While I don’t want to compare, in any way, the seriousness of the historical impact of the plague to the relatively benign COVID-19 virus for most, I do want to point out that many people may be panicking and taking steps that could potentially WORSEN illness, rather than protect.
Essential oils have become a highly popular form of self treatment and they seem to support a sense of empowerment for individual wellness. And they can have some great applications: aromatherapy with just a drop of a favored oil can help with relaxation and/or mood, and certain oils can have strong antimicrobial effects and hormonal effects, just like using whole herbs. But each small bottle of essential oil is manufactured, most often, from vast amounts of plant material and condensed to be exponentially more potent in chemical compounds than the original botanical source.
But the current popularity has also bolstered the use of them in ways that can pose harm, particularly when they are ingested, or used in a diffuser or sprayed into the air. This can be particularly problematic for someone in the household or office who has a lung/airway disease such as asthma, or environmental allergies, or who has a tendency to get lower respiratory tract infections or sinus infections. Even short exposures can aggravate asthma and even cause flu-like symptoms in some people.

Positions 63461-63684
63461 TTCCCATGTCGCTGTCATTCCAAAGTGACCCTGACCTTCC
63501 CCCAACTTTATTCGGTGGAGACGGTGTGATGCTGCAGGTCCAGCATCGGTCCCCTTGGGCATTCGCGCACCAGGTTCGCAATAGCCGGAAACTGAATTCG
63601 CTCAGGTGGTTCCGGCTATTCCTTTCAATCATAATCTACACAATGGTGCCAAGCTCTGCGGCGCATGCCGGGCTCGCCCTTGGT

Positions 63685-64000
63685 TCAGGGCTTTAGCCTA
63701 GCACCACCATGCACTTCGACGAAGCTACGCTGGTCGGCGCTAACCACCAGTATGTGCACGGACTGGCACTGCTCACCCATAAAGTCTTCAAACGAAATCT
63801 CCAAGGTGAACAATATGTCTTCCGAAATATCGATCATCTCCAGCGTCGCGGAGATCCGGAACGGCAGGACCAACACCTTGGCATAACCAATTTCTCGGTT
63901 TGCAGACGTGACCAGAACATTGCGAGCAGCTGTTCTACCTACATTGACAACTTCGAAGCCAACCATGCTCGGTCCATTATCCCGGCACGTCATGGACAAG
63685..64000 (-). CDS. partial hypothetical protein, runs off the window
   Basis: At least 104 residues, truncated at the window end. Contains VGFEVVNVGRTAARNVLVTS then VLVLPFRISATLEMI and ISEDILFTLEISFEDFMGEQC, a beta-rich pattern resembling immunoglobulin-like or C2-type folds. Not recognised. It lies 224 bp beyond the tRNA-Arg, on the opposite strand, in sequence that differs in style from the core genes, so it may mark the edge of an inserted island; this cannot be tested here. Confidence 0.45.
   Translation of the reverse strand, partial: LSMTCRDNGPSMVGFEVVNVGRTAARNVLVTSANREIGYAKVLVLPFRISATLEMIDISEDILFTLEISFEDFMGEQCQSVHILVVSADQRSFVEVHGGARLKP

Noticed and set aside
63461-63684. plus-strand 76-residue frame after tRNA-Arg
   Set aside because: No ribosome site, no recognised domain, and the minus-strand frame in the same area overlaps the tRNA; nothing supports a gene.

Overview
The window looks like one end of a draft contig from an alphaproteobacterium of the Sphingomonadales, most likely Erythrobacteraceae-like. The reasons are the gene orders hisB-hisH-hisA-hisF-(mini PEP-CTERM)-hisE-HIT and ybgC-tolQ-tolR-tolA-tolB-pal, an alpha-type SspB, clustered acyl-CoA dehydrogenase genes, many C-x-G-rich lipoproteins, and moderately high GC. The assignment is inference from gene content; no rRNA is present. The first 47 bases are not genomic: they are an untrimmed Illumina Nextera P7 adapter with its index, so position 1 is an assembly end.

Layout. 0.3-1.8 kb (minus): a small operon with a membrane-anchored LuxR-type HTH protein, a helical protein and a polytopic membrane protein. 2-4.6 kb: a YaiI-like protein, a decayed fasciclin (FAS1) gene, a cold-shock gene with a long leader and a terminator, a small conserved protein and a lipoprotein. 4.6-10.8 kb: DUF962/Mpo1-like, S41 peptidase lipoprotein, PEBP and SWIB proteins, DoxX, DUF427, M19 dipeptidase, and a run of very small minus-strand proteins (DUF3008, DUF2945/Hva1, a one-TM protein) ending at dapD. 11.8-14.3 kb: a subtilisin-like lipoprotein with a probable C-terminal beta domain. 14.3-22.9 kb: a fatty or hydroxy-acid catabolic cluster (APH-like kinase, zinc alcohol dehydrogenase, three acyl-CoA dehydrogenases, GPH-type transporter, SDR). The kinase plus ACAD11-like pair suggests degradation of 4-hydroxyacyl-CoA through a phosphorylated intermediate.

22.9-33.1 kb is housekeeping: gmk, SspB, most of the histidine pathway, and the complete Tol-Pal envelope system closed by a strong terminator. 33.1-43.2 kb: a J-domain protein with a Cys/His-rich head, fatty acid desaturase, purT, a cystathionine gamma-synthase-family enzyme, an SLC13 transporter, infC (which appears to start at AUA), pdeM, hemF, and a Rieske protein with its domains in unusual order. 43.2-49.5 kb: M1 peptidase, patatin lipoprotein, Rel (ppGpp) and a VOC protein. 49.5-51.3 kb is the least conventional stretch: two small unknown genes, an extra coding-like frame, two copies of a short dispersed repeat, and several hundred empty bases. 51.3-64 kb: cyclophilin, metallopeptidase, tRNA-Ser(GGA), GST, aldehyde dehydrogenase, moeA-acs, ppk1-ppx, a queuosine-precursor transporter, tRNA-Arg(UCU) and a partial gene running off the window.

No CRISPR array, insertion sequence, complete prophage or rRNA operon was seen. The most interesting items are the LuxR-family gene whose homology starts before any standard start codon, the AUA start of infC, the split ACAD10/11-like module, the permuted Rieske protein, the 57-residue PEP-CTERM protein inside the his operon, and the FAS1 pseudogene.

This is because they add more than just nice scents to the air, they also diffuse a wide range of VOC’s, or volatile organic compounds. Think paints, paint thinners, moth balls, pesticides; these are other common things that give off VOC’s. These chemicals can irritate the respiratory tract, affect the nervous system, and can have other effects on the body. It is preferential to limit their exposure, and use them with plenty of ventilation.
COVID-19 is forecast to very mild for most people, but it has notably more risk for those who have pre-existing lung and cardiovascular issues. Therefore it might be a good idea to reconsider their indoor use around those who are most vulnerable, especially during times of potential exposures to illness. This includes the very young and the elderly. Or, at least to weight the risk to perceived benefits. The same goes for many cleaning products (consider soap and water), smoking, synthetic fragrances, fabric softeners, candles, and spray deodorants.
For further reading on this topic:
Volatile chemicals from essential oils: Scripps UC San Diego
Harvard.edu: The effects of evaporating essential oils on indoor air quality
Volatile Organic Compounds: American Lung Association Fact Sheet